Creature Feature: Vampire Bat
Vampire bats are the only known mammals that survive solely on blood.
There are three different types of vampire bats: Desmodus rotundus, Diaemus youngi, and Diphylla ecaudata.The common vampire bat species is Desmodus rotundus.Two of the three vampire bat speciesóDiaemus youngi and Diphylla ecaudataófeed primarily on the blood of birdsEach night, vampire bats drink about half their body weight in blood.
A special substance in vampire bat saliva keeps blood from clotting.
Vampire bats have fewer teeth than other kinds of bats.
Vampire bats have special teeth for making small cuts in their prey.
The wingspan of a common vampire bat is about 8 inches (20 centimeters), but its body is only about the size of a human thumb.
Common vampire bats roost alone, in small groups, or in colonies of thousands.
Vampire bats are nocturnal and most active in the early night.
Vampire bats, which weigh between .5 and 1.7 ounces (15 and 50 grams), often feed on animals 10,000 times their size in weight, such as a cow. After feeding, the common vampire bat has added so much body weight that it needs additional help from its long thumbs to propel its body off the ground to fly.
Scientists have observed that female bats form associations with one another that can last for many years.
After feeding, the common vampire bat has added so much body weight that it needs additional help from its long thumbs to propel its body off the ground to fly.
Vampire bats find their prey by using smell, sound, and a process called echolocation.
Using echolocation, bats emit high-pitched sounds and interpret the sounds' echoes to locate objects
Keeping low to the ground, vampire bats generally fly about three feet (one meter) off the ground.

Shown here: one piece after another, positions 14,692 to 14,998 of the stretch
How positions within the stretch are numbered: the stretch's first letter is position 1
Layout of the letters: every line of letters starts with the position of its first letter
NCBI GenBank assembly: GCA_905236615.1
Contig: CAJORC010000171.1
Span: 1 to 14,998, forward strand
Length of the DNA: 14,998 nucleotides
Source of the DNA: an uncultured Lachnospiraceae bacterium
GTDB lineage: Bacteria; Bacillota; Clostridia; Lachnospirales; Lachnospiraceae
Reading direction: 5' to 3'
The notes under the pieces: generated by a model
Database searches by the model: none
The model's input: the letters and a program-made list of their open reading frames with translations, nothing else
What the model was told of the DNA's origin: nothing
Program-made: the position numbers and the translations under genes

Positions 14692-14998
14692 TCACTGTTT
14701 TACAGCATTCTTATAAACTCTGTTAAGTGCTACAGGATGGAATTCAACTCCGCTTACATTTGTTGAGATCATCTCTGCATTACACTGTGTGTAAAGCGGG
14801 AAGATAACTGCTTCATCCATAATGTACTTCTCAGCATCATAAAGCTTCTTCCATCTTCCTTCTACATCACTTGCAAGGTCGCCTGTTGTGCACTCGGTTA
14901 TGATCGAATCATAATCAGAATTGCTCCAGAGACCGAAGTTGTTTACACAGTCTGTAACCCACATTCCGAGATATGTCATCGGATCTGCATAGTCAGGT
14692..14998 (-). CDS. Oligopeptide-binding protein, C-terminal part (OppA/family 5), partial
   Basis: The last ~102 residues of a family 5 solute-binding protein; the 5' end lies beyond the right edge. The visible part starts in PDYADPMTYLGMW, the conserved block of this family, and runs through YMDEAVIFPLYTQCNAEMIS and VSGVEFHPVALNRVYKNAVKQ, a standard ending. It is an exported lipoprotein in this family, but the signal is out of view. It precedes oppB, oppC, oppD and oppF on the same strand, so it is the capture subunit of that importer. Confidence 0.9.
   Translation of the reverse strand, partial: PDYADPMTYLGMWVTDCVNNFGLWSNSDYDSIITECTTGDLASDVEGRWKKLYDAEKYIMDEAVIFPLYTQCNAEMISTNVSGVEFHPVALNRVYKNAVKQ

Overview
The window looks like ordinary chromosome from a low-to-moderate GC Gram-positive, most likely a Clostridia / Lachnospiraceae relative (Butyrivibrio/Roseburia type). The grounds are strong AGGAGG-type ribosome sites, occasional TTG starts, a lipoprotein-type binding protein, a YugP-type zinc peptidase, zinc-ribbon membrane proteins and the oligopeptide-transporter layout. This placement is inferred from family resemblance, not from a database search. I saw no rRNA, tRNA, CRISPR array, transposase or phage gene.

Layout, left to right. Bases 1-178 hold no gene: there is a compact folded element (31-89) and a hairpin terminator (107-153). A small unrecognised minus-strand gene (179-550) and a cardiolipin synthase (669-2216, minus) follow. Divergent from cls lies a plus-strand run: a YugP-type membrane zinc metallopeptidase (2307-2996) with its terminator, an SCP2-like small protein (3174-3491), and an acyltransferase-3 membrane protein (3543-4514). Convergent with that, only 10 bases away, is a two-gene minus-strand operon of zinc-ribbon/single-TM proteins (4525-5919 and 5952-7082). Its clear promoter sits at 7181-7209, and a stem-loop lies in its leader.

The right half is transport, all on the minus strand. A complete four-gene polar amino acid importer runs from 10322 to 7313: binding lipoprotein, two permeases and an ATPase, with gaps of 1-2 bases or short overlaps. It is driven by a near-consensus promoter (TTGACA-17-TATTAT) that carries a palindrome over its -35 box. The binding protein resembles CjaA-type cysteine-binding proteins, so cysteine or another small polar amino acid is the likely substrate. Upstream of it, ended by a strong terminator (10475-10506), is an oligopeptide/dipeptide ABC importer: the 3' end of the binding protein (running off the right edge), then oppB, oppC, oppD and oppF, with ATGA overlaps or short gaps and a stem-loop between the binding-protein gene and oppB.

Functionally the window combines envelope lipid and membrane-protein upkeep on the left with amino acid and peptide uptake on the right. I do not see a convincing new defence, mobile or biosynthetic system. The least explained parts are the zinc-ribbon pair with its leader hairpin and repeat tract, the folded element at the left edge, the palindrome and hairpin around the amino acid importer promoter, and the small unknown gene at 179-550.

Vampire bats can live about 20 years in captivity.
While much of the world sleeps, vampire bats emerge from dark caves, mines, tree hollows, and abandoned buildings in Mexico and Central and South America. They glide stealthily through the night air as they search for food.
Like the legendary monster from which they get their name, these small mammals drink the blood of other animals for survival. They feed on blood from cows, pigs, horses, and birds. Though uncommon, vampire bats even occasionally bite humans for blood.
Rather than sucking blood, vampire bats make a small cut with their teeth and then lap up the flowing blood with their tongues. These bats are so light and agile that they are sometimes able to drink blood from an animal for more than 30 minutes without waking it up. The blood sucking does not hurt the animal.
Vampire bats have special adaptations to help them with their unique feeding needs. Unlike some other species of bats, vampire bats can walk, run, and jump. They have very strong hind legs and a special thumb that helps them take off after feeding. Also, heat sensors on their noses help them find a good spot on an animalís body to feed.
What happens if vampire bats donít get their nightly meal? If they canít find blood for two nights in a row, they will die. Luckily, female bats can be generous. Well-fed bats will often regurgitate blood to share with others, in exchange for grooming. Female bats in captivity seem especially friendly toward new mothers. After a baby is born, other bats have been observed feeding the mother for about two weeks after the birth.
Are vampire bats really that scary? Even though bat bites themselves arenít harmful, vampire bats can spread a disease called rabies. This disease hurts farmersí livestock, especially cattle herds. However, vampire bats can actually be quite tame, and even friendly to humans. In fact, one researcher reported that he had vampire bats that would come to him when he called their names.
Text by Monique Duwell